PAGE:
Implants were categorized according to the jaw in which they were placed (maxilla or mandible) and their position in the dental arch (anterior or posterior). Patients' age at implant placement was included in the multivariate analysis both after dividing the ages into 5 intervals and as the original numerical values. The surgeons were dichotomized into faculty members and residents. Data on the individual surgeons were also included in the analysis. Regenerative procedures were categorized regarding preoperative GBR (yes or no) and simultaneous GBR (yes or no). SFE was categorized in terms of descriptive statistics (none, crestal approach, and lateral approach) and in the Cox regression analysis (yes or no). The original numerical values of the diameter and length of the implants were analyzed without categorization.

Statistical analysis

Descriptive data were summarized as number and percentage or median and interquartile range (IQR) values to present the characteristics of the study population. The Shapiro-Wilk test was conducted to check the normality of the data distribution. Kaplan-Meier survival analysis was performed to estimate implant survival. Crude hazard ratios of each predictor for early implant failure were calculated based on a univariate Cox proportional-hazards model. The final model and adjusted hazard ratio were obtained using a backward stepwise regression method. The significance of each factor was assessed using the Wald test. In the univariate Cox regression analysis for early implant failure of individual surgeons, the faculty member who placed the largest number of implants was used as a reference to maximize the sample size. The criterion for statistical significance was set at P<0.05, and the unit of analysis was the implant. Statistical analyses were carried out using RStudio software (version 1.2, RStudio, Inc., Boston, MA, USA).


Patient sample

This study included 1,031 implants in 409 patients, with the exclusion of 5 implants in patients with whom contact was lost after implant placement. The included patients were followed up for a median of 7.2 months (IQR, 5.6–9.9 months) after implant placement. The prosthesis delivery for 42 implants in 16 patients had not been completed before the end of the study in June 2019.
Table 1 presents the distributions for all the placed implants and for the cases of early failure of each categorical variable in terms of the sex and age of the patient, implant location, seniority of the surgeon, surgical protocol, implant dimensions, and the regenerative procedure applied. The median age of the patients at the time of implant placement was 54 years (IQR, 47–61 years). Patients aged 50–59 years received the largest proportion of the implants (38.9%), followed by those aged 60–69 years (23.8%), 40–49 years (22.9%), ≥70 years (7.3%), and <40 years (7.2%). There were slightly more implants placed in maxilla (51.2%) than the mandible (48.8%), and 89.7% of the implants were placed in posterior edentulous areas of both jaws. Approximately 1.5 times more implants were placed by faculty members (62.1%) than residents (37.9%). The surgeons preferred implants with a diameter of 5 mm (45.4%) and a length of 8.5 mm (65.0%). More than two-thirds of the implants (69.1%) were placed using the 1-stage protocol. SFE was performed for 21.5% of the implants. A GBR procedure was more commonly performed during implant placement (30.5%) than before implant placement (8.8%).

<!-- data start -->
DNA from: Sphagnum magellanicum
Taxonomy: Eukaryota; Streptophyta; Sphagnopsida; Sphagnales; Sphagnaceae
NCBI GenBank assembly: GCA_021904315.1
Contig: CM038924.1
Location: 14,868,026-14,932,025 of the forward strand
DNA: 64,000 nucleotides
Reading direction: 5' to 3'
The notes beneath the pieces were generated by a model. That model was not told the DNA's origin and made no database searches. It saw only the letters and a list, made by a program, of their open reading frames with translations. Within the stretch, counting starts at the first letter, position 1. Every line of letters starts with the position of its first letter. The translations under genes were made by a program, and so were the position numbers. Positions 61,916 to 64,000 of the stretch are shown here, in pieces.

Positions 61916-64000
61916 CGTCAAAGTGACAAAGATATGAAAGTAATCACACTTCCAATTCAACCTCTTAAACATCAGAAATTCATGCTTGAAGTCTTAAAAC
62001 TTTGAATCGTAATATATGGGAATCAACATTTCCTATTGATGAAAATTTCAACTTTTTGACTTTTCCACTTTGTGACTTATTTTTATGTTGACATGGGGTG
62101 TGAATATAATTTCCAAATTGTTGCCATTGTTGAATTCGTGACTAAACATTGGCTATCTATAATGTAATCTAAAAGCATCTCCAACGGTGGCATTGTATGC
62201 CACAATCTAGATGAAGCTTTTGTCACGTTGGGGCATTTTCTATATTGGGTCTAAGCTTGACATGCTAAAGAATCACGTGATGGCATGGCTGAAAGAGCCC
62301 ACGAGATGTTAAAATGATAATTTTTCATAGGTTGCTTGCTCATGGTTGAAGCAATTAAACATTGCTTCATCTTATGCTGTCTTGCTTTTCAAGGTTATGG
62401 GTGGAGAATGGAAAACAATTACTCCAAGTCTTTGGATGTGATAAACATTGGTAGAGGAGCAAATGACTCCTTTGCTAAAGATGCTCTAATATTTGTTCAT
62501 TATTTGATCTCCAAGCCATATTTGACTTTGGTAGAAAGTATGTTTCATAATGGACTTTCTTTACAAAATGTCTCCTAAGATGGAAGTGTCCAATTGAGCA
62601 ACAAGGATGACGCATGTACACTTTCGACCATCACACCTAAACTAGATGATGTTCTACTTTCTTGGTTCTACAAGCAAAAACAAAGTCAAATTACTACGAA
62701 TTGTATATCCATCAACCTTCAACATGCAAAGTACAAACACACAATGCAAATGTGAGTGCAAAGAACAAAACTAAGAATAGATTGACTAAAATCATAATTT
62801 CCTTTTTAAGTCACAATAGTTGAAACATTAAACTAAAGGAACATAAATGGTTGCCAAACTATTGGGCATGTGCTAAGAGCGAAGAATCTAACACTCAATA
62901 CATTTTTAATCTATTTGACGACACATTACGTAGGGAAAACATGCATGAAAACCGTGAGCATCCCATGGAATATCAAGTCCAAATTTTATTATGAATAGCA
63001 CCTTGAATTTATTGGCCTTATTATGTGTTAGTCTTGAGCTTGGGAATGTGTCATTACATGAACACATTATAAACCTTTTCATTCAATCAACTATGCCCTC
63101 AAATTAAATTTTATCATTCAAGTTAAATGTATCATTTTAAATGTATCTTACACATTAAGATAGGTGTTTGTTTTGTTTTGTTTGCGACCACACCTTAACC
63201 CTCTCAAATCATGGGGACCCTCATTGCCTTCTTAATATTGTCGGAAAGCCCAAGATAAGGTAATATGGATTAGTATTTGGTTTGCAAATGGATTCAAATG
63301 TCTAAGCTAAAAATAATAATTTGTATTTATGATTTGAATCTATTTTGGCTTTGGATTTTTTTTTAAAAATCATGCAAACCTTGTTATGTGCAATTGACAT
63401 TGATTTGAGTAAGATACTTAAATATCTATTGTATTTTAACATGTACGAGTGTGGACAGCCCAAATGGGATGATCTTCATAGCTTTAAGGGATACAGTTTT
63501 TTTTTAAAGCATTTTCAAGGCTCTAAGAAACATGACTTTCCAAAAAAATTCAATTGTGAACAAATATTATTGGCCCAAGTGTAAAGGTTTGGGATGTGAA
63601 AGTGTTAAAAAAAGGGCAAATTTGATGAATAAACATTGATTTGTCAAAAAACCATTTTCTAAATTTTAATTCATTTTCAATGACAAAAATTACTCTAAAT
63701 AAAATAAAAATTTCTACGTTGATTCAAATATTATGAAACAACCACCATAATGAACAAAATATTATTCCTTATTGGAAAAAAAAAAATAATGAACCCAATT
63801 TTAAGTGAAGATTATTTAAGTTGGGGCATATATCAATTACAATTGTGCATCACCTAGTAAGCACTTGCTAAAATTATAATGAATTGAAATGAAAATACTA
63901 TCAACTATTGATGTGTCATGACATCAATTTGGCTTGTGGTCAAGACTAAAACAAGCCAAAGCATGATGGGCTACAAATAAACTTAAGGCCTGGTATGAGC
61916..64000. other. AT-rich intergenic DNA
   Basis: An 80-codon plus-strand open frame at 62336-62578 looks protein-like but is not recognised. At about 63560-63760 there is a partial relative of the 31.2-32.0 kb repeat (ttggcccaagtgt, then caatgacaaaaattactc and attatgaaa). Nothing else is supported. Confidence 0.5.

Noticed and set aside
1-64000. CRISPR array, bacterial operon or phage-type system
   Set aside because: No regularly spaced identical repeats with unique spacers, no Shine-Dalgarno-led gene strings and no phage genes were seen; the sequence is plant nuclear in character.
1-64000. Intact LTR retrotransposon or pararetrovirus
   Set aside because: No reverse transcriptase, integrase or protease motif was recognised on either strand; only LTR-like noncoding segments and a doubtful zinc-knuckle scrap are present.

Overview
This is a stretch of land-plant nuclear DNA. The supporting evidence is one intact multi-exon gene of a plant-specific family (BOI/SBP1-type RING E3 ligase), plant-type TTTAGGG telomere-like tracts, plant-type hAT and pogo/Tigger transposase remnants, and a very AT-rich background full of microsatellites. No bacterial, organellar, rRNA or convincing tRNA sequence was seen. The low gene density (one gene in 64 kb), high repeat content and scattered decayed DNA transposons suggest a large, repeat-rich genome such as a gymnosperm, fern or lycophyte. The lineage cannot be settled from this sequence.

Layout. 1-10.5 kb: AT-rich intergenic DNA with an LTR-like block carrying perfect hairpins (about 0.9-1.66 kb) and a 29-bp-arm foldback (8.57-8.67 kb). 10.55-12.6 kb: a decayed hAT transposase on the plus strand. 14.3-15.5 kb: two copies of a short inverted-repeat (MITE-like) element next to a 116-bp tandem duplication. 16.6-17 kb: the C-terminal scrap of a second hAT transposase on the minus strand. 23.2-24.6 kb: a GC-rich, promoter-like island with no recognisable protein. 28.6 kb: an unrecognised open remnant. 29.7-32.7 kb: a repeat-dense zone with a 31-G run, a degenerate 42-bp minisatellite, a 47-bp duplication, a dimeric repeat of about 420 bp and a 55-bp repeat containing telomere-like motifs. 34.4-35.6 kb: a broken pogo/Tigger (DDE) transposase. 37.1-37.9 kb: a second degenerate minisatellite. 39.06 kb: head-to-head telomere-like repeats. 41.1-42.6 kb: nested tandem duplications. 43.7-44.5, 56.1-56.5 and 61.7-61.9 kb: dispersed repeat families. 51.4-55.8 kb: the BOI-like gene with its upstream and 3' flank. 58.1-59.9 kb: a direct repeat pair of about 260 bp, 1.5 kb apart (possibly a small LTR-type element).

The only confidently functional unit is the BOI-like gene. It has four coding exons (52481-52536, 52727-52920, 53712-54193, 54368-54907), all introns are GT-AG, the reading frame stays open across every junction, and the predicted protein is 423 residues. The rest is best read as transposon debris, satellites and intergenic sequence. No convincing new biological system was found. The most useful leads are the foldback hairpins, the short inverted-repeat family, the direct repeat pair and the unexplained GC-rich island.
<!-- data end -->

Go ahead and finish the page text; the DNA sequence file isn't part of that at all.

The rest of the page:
Table 1

Descriptive data of the included patients

Variable All placed implants (n=1,031) Early failures (n=35)
Male 624 (60.5) 23 (65.7)
Female 407 (39.5) 12 (34.3)
Age (yr)
<40 74 (7.2) 1 (2.9)
40–49 236 (22.9) 7 (20.0)
50–59 401 (38.9) 14 (40.0)
60–69 245 (23.8) 12 (34.3)
≥70 75 (7.3) 1 (2.9)
Maxilla 528 (51.2) 11 (31.4)
Mandible 503 (48.8) 24 (68.6)
Anterior 106 (10.3) 3 (8.6)
Posterior 925 (89.7) 32 (91.4)
Faculty member 640 (62.1) 11 (31.4)
Resident 391 (37.9) 24 (68.6)
1-stage 712 (69.1) 21 (60.0)
2-stage 319 (30.9) 14 (40.0)
Implant diameter (mm)